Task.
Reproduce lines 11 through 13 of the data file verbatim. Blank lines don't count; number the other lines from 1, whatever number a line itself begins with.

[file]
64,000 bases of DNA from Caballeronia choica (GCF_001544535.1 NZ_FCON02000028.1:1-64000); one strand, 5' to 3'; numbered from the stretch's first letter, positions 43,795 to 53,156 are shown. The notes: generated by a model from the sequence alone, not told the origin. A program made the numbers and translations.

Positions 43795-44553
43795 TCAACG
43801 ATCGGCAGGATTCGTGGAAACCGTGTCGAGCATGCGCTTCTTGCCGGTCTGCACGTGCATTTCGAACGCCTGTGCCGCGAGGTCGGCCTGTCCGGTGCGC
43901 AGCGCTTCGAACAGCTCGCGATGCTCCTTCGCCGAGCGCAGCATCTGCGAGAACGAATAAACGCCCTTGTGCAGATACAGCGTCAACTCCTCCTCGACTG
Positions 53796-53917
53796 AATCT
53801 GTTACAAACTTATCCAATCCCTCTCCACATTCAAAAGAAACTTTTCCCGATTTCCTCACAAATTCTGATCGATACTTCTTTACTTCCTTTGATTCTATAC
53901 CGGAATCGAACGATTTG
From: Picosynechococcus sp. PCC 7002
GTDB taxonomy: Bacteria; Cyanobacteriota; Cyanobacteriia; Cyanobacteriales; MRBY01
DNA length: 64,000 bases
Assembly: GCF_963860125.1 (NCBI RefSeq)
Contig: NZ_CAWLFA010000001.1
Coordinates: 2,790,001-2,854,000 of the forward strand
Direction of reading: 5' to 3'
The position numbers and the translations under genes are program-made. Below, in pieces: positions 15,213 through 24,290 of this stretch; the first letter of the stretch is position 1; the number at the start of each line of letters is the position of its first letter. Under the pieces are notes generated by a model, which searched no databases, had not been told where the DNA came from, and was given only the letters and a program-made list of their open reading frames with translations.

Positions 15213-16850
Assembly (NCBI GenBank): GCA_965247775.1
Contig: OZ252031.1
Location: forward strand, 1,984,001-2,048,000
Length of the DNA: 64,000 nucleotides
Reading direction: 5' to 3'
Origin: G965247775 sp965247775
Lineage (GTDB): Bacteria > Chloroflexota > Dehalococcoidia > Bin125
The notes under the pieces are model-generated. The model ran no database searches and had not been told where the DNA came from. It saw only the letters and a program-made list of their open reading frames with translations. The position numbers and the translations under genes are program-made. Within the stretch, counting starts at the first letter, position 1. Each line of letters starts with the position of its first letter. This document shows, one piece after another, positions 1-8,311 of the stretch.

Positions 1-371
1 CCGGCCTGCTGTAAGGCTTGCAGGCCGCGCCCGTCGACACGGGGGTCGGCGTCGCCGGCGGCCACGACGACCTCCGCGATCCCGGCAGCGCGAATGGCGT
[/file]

GTDB taxonomy: Bacteria; Cyanobacteriota; Cyanobacteriia; Cyanobacteriales; MRBY01
DNA length: 64,000 bases
Assembly: GCF_963860125.1 (NCBI RefSeq)